Rivkah Writes…

April 7, 2009

A Hole in My Logic

Filed under: On My Mind — rivkahwrites @ 3:04 am

What do my gums, a diabetic friend, and 16-year old Tanzanian girls have in common?  We all have – or in my case, had – something called a fistula. 

Speaking personally, I’ve always had a kind of sixth sense about language, especially since my professors taught me to deconstruct and demystify just about everything. Nevertheless, when my dentist informed me that the bump on the portion of gum above my front tooth was a fistula, deconstruction was the last thing on my mind. Instead, my thoughts ran more along the lines of: “What the hell’s a fistula? How do I get rid of it?” and of course the ever popular, “How much will it cost?” 

It turned out that the fistula,  a pus-filled boil, had developed above a front tooth on which I’d received root canal treatment. Some of the infection had remained in the root canal with no way to escape – hence the fistula. An oral surgeon cleaned out the area without having to redo the root canal  and that was the end of my problem.

The next time I heard the term, I was visiting family in England and had looked in on an old friend with advanced Diabetes. Given his condition, he had had a tube of sorts surgically inserted into his arm in preparation for possible dialysis. Complaining about the discomfort caused by the device, he referred to it as a “fistula.” I dismissed my perplexity, assuming that by some strange coincidence, tubes in the arm are to UK doctors what bumps on the gum are to their US counterparts.

The term came up yet again in February when I was reading an article in The New York Times* about young women in Tanzania. Pregnant at 16, these girls had lost their babies after prolonged labor which left them with a horrible internal wound called a fistula. The fistula rendered them incontinent and given their constant odor, they were shunned by family and friends.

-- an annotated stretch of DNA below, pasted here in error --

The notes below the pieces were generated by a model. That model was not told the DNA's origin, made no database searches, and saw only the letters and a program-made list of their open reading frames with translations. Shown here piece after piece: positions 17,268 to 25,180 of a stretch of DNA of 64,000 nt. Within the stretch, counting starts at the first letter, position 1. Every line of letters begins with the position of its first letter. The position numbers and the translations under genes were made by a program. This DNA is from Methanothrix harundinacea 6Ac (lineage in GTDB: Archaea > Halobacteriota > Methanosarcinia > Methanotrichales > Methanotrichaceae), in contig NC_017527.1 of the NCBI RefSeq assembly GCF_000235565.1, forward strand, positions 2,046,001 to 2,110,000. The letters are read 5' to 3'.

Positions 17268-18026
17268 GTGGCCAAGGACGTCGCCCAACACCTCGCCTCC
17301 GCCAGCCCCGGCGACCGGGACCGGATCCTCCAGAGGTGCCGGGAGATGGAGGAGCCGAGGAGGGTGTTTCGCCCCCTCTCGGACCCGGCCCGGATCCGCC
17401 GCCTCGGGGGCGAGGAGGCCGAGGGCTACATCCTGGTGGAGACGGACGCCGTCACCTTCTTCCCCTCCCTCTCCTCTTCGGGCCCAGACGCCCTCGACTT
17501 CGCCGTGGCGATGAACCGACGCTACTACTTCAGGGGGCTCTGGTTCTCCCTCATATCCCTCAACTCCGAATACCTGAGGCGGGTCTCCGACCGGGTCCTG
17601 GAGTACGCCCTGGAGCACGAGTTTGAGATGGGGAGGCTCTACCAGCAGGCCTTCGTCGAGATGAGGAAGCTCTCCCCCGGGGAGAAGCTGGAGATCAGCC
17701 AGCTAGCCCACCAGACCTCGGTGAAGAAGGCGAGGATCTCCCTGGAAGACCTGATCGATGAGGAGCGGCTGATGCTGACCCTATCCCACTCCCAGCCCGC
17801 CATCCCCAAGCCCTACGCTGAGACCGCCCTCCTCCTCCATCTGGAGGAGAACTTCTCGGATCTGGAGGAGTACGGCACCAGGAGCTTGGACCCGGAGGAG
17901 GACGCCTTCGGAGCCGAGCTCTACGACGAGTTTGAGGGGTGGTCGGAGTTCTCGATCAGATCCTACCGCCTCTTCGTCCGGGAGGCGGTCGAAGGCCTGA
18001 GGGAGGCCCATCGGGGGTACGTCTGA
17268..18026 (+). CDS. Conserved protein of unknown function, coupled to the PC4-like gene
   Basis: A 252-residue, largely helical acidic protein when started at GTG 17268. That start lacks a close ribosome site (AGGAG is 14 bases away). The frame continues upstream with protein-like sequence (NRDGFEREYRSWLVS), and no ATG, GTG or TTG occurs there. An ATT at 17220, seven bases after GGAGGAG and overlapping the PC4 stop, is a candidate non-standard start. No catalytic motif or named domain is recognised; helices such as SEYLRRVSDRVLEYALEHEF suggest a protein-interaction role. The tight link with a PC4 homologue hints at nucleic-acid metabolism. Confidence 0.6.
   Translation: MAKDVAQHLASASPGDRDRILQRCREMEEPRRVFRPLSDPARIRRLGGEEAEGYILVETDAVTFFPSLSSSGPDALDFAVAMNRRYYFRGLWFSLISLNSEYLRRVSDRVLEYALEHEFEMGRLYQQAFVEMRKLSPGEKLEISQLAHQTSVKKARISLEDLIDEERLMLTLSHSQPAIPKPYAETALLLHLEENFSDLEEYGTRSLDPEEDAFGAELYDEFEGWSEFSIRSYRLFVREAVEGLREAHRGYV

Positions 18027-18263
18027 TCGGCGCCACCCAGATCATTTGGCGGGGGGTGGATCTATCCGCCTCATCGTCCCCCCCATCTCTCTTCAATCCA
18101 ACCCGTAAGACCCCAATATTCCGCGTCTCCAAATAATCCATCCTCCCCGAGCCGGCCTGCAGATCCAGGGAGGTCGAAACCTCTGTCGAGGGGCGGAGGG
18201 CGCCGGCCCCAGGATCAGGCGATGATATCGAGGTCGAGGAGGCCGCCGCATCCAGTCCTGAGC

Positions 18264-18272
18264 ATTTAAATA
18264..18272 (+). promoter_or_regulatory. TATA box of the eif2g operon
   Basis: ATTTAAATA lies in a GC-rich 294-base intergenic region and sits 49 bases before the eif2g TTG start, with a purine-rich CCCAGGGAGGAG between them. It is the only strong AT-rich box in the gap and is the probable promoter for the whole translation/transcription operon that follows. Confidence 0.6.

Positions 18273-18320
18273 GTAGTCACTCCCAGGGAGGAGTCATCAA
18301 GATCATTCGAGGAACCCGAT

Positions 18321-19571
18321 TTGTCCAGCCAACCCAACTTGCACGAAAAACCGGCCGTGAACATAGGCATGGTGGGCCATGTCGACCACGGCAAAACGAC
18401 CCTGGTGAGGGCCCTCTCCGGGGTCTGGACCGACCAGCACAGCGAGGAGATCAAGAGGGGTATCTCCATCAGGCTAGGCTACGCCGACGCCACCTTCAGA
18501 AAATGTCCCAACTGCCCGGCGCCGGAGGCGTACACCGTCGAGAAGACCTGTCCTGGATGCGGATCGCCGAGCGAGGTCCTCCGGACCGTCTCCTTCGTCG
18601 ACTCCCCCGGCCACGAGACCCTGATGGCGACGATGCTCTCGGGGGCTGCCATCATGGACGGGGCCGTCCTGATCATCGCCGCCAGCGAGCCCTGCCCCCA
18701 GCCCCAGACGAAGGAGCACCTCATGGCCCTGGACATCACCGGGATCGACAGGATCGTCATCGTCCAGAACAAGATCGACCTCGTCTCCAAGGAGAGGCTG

The recurrence of “fistula” in a context I found heart-wrenching finally spurred me to do some research. My findings were a perfect illustration of Occam’s razor – one explanation that fit each “fistula” situation: according to WebMD, a fistula is “a passage or hole that has formed between…two organs in your body.”

In other words, a fistula is a hole, and the hole in my logic was assuming it was just a name, when in fact like all words – even some names – it’s a descriptive term with contextual permutations. Which means a fistula is dental when it’s a pus-filled boil on your gum; arteriovenous when it’s a procedure  surgically joining an artery to a vein in preparation for dialysis; and vaginal when it forms in the walls of the vagina.

And the moral of the story is – never underestimate the power of words.

 

*After a Devastating Birth Injury, Hope. The New York Times, February 23, 2009.

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